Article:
A few doors down, bathed in the deafening roar of a jukebox and the Atlántico game playing simultaneously at top volume, Antojitos Guerrero is a small family restaurant specializing in the dishes of Guerrero state — or rather in the dish of central Mexico’s Guerrero state, which is to say barbacoa, beef steamed with chiles in maguey leaves until it is tender as an Usher ballad, heaps of it with thick, homemade tortillas and extra chile if you happen to be into excess. The barbacoa is available only on weekends, but the pork ribs in dense chile sauce, the pork stewed with cactus and the green mole have not been the source of many complaints.

 

Across the street, the latest of a string of Yucatecan restaurants to occupy that spot, Villas Durango is a dark, slightly more upscale spot that serves cold beer and accepts credit cards. The menu is extremely basic, and you’ll find better Yucatecan food at Chichen-Itza down near USC among other places, but the homey soups aren’t too bad, and the bean-stuffed tortillas called panuchos and the codzitos — fat Yucatecan taquitos — are almost as tasty as the neighborhood gossip that always seems to buzz around the room here.




Villas Durango

A bit down the road, you’ll find two marquee taquerías on the same block, a branch of the venerable La Estrella chain, operating out of a truck parked in front of the restaurant, and El Pique, a truck that seems to be permanently parked in front of a car wash at the corner of York and Avenue 53. Las Estrellas, whose Pasadena stand often engenders waits of almost an hour, is usually the more crowded of the two, and its wet, saucy carne asada tacos are the kind that it is easy to dream about when you are stuck abroad for a month or two. But El Pique, which sells what it calls D.F.-style tacos, as served in Mexico City, may be one of the best taco trucks in Los Angeles: freshly grilled tortillas rich with the flavor of toasted corn, peppery steak or chile-crusted bits of pork al pastor, a smoky, complexly hot red salsa that melts into the crisp meat — magnificent. I will never figure out why this D.F.-style truck sports so much swag from the Chivas, the Guadalajara soccer team that has about the same profile in Mexico City that the Red Sox do in the Bronx, but if the owner continues to serve tacos like these, he can root for Manchester United if he wants.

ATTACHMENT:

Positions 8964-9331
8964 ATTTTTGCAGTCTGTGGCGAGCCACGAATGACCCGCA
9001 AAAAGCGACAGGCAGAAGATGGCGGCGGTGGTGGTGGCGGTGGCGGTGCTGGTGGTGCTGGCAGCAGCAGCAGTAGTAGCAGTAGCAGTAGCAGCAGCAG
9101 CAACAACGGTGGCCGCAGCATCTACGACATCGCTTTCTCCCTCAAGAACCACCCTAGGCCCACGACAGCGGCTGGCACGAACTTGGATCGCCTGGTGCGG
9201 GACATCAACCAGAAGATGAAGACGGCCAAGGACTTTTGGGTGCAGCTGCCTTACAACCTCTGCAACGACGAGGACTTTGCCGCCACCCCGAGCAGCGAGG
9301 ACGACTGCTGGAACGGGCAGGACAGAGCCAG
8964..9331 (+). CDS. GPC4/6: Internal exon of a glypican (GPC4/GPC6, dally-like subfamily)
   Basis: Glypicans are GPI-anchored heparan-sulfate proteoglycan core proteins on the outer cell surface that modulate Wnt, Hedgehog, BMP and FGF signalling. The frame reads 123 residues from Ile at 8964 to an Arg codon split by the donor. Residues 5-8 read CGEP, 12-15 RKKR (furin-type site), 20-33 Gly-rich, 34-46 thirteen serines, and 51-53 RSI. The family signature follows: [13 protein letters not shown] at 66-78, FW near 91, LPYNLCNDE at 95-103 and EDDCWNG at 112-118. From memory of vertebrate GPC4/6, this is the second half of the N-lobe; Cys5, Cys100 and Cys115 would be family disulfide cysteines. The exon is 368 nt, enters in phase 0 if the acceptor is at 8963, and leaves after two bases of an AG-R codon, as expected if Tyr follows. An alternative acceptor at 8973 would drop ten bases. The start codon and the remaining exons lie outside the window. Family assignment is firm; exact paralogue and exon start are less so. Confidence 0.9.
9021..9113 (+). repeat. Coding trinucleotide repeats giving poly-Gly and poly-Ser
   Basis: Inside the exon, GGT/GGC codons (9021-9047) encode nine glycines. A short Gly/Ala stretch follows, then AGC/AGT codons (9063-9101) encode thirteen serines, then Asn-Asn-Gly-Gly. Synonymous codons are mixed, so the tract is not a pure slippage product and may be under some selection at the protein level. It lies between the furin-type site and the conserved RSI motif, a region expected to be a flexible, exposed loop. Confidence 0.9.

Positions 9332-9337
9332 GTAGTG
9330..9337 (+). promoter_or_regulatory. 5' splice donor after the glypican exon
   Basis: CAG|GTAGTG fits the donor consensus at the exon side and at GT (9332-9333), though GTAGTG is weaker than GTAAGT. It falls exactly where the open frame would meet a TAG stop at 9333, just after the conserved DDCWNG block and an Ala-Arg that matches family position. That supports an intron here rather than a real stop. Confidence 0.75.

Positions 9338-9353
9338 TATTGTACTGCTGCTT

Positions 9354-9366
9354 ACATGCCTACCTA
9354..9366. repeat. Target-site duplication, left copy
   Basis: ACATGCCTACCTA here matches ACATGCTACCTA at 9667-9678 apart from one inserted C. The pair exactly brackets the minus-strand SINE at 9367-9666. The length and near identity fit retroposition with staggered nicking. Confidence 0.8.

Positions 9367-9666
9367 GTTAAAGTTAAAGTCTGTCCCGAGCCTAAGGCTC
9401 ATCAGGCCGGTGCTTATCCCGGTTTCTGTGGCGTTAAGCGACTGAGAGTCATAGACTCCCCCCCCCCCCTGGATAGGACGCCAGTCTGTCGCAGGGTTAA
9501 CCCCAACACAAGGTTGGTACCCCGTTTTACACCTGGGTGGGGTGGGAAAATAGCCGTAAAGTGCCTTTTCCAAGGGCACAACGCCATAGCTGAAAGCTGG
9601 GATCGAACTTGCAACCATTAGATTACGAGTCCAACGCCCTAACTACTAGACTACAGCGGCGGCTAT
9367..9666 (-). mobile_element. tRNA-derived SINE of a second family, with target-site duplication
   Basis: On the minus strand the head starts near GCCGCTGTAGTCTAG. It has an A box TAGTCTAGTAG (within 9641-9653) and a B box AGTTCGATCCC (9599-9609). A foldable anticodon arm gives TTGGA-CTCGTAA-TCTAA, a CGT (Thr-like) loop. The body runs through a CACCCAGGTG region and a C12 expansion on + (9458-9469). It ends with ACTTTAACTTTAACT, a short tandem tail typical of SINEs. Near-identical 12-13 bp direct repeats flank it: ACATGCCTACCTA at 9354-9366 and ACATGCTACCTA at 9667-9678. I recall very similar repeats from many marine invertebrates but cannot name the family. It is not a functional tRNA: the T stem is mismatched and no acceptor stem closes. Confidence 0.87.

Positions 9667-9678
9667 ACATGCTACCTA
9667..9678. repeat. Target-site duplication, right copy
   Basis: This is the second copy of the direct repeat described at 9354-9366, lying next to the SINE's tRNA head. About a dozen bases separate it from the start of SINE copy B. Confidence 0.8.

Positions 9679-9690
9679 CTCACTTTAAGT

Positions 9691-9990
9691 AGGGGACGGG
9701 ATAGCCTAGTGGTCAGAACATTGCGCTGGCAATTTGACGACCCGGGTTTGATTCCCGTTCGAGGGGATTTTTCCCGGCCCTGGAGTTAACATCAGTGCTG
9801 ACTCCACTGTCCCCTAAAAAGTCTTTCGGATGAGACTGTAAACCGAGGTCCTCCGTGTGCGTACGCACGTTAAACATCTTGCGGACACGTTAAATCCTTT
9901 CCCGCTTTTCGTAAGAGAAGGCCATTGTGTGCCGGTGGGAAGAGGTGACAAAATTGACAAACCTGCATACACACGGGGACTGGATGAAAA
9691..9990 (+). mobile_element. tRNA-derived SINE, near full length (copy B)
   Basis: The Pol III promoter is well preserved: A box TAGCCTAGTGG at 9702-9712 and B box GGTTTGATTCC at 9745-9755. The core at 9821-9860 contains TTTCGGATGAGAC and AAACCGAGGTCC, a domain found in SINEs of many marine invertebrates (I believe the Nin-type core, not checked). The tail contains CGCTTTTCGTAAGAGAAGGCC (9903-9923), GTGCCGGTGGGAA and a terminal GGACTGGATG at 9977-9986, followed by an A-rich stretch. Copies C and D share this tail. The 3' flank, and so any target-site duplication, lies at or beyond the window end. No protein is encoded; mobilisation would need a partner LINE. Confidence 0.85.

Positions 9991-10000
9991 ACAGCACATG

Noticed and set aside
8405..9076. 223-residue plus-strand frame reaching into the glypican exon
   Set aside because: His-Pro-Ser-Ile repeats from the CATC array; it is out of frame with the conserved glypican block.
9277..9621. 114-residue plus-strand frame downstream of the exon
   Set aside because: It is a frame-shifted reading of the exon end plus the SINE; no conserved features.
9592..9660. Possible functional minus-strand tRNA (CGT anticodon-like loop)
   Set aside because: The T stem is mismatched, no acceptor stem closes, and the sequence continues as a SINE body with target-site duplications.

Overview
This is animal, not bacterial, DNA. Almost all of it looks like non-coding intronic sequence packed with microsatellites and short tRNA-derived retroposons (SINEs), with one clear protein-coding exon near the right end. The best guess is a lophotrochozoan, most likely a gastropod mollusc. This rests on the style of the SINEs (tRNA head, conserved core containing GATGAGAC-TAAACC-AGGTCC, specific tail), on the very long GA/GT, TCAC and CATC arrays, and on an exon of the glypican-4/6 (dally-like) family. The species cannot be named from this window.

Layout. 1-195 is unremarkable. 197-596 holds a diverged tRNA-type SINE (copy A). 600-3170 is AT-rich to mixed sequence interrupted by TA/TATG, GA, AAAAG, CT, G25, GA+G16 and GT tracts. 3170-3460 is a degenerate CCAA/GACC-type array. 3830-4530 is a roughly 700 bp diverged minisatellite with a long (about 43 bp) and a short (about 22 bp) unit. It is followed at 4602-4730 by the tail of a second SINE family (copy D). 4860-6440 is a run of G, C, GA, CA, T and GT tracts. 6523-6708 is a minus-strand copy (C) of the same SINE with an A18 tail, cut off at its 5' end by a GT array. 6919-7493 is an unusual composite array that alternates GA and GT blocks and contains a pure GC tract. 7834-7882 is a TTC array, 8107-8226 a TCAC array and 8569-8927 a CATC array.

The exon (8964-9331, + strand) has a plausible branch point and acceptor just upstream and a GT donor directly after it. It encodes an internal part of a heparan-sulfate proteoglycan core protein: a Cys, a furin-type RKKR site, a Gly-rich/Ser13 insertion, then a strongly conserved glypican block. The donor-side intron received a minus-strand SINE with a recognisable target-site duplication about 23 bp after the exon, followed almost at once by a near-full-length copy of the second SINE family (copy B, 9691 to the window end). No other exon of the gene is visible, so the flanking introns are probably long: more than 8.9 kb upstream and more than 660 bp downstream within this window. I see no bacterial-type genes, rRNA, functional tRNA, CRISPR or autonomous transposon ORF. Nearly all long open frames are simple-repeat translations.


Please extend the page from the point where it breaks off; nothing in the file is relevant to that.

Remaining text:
You might think that the crunchy, sandal-shaped huaraches — fried masa smeared with beans, Mexican cream, sharp cheese — at the Mexico City–style stand El Huarache Azteca would be anticlimactic after a taco or two at El Pique. But you would be terribly, terribly wrong.

 

Antojitos Guerrero, 5623 York Blvd., (323) 254-6118.

El Huarache Azteca, 5225 York Blvd., (323) 478-9572.

El Pique, parked at the corner of York Blvd. and Ave. 53.

La Estrella, parked at the corner of York Blvd. and Ave. 54.

Mariscos Sinaloa, 5633 York Blvd., (323) 258-6823.

Tacos el Michoacano, 5933 York Blvd., (323) 258-0794.

Villas Durango, 5672 York Blvd., (323) 255-1491.